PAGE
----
Determined local opposition has prompted British officials to launch a planning inquiry over RWE npower renewables’ proposal for a major Wales wind farm.
Britain’s Department for Energy and Climate Change said Wednesday it will have hearings over the proposed Carnedd Wen Wind Farm near Welshpool in Powys, which at 150 megawatts would be one of the largest wind farms in Wales.
Germany’s RWE has proposed 50 turbines, each standing a lofty 450 feet, located 15 miles west of Welshpool in Mid Wales. But the local Powys County Council in March came out against the project, as well as against the smaller Llanbadarn Fynydd scheme of 59.5 megawatts proposed by Sweden’s Vattenfall.
That triggered a planning inquiry by DECC under Britain’s Electricity Act.
British Minister of State for Energy Charles Hendry said he decided evidence on “the benefits and impacts” of the proposals should be weighed at a single inquiry.
“The county council in Powys has maintained its objection to these two proposals for wind farms in Mid Wales,” he said. “In these circumstances the legislation provides for a public inquiry at which all the evidence will be independently examined before ministers make a final decision.
“It makes sense that these applications should be considered jointly, in order to ensure strategic consideration of the benefits and impacts.”
Bids for 25 new onshore wind farms are on the table for Mid Wales, prompting fears that energy developers are seeking to “industrialize” the region’s rugged and scenic rural countryside.
Opponents say that level of turbine-building will affect the region’s tourism industry and spoil its drawing card of pristine outdoor landscapes.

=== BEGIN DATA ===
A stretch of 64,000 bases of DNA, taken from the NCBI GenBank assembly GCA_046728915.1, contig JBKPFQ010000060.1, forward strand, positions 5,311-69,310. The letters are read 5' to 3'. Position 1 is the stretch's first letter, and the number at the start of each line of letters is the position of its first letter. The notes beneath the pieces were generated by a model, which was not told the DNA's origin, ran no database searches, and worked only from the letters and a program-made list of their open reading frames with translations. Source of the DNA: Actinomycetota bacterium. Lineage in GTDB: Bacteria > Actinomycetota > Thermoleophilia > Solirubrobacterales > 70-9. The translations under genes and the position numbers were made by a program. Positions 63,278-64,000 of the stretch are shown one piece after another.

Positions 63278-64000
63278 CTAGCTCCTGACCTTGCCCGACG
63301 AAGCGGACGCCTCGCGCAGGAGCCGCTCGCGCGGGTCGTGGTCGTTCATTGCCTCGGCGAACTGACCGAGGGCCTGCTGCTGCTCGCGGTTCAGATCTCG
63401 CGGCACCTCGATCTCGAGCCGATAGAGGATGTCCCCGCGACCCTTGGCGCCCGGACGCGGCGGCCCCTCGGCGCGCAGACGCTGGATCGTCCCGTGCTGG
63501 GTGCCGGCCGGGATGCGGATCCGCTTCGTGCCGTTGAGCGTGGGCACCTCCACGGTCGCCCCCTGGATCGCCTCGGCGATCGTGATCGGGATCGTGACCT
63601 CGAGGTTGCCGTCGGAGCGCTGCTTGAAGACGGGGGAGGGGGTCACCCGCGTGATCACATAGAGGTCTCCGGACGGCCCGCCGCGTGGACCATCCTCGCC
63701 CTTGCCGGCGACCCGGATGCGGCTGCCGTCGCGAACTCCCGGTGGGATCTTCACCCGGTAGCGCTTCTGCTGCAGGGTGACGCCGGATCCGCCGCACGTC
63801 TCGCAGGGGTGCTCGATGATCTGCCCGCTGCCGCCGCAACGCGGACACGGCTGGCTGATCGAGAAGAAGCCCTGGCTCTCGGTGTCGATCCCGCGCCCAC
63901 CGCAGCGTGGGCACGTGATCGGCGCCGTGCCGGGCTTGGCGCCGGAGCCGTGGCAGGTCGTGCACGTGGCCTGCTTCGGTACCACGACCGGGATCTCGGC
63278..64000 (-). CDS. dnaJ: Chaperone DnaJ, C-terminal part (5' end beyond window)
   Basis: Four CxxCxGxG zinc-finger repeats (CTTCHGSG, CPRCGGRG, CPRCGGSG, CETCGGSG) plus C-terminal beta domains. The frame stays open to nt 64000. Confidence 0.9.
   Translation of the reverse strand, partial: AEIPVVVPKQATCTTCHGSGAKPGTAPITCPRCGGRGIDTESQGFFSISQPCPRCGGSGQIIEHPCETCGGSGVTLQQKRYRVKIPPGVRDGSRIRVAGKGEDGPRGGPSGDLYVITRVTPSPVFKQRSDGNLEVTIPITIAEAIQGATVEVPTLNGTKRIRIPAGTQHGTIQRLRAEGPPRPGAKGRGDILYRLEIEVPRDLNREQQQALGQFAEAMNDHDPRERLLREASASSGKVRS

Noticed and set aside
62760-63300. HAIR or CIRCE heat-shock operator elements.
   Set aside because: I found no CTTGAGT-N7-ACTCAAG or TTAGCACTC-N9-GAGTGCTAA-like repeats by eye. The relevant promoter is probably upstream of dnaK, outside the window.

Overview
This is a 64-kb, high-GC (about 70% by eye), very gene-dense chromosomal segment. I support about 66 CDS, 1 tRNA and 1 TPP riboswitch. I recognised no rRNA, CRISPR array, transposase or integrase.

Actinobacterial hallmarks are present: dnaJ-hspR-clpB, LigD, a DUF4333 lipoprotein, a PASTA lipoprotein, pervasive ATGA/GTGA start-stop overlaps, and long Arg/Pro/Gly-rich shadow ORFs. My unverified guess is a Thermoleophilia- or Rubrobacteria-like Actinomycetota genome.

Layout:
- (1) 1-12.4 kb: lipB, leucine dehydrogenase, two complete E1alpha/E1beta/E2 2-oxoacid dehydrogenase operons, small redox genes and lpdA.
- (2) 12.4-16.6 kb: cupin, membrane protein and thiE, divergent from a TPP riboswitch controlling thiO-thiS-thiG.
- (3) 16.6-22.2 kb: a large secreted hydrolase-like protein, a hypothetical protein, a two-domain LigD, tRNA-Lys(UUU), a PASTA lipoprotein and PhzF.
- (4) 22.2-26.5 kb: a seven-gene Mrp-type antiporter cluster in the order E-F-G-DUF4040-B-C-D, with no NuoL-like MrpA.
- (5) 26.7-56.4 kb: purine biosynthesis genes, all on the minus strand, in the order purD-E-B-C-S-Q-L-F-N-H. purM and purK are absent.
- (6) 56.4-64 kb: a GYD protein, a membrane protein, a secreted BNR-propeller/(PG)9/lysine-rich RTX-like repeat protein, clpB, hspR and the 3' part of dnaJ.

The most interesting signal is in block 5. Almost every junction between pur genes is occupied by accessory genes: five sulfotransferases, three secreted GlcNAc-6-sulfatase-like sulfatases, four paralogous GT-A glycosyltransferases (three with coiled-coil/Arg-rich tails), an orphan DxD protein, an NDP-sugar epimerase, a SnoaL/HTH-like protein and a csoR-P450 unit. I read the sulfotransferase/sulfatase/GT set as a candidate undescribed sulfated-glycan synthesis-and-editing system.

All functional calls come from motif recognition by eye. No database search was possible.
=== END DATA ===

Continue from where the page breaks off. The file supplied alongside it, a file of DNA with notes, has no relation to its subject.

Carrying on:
In rejecting the two proposals, the Powys council said the environmental effects of the turbines, as well as their impact on tourism and concerns over new overhead power lines, accounted for its opposition, the trade journal Utility Week reported.
“We object to both applications because of their impact on the county’s environment, the impact on the highway infrastructure and because they fail to meet a number of important national and county planning policies,” Councilor Michael Jones said.
The Powys council has four other wind farm applications before it, to which it must respond by the end of September.
RWE npower renewables scaled back its original proposal for the Carnedd Wen wind farm from 65 to 50 turbines in response to the opposition. The company as also offered to remove some nearby infrastructure and triple the size of an adjacent peatland restoration to nearly 1,000 acres.
It claims the construction of Carnedd Wen could create up to 50 full-time-equivalent jobs and pump $22 million into the local economies of Mid and North Wales, with ongoing operations and maintenance making for a further 24 full-time jobs.
But that hasn’t swayed opponents, who warn of the “industrialization” of the scenic Welsh countryside, which they fear will prompt holiday-goers to take their recreational vehicles elsewhere.
“(Tourists are) helping to support businesses that have significant employment within the caravan parks but also beyond that in the local pubs, the hotels, the restaurants and the shops because they buy locally,” Alison Davies, chairwoman of protest group Conservation of Upland Powys, told the Western Mail newspaper.
Backers, however, counter that studies have turned up little evidence that wind farms harm tourism.
The Welsh regional government has targeted 2 gigawatts of wind power generation by 2015.
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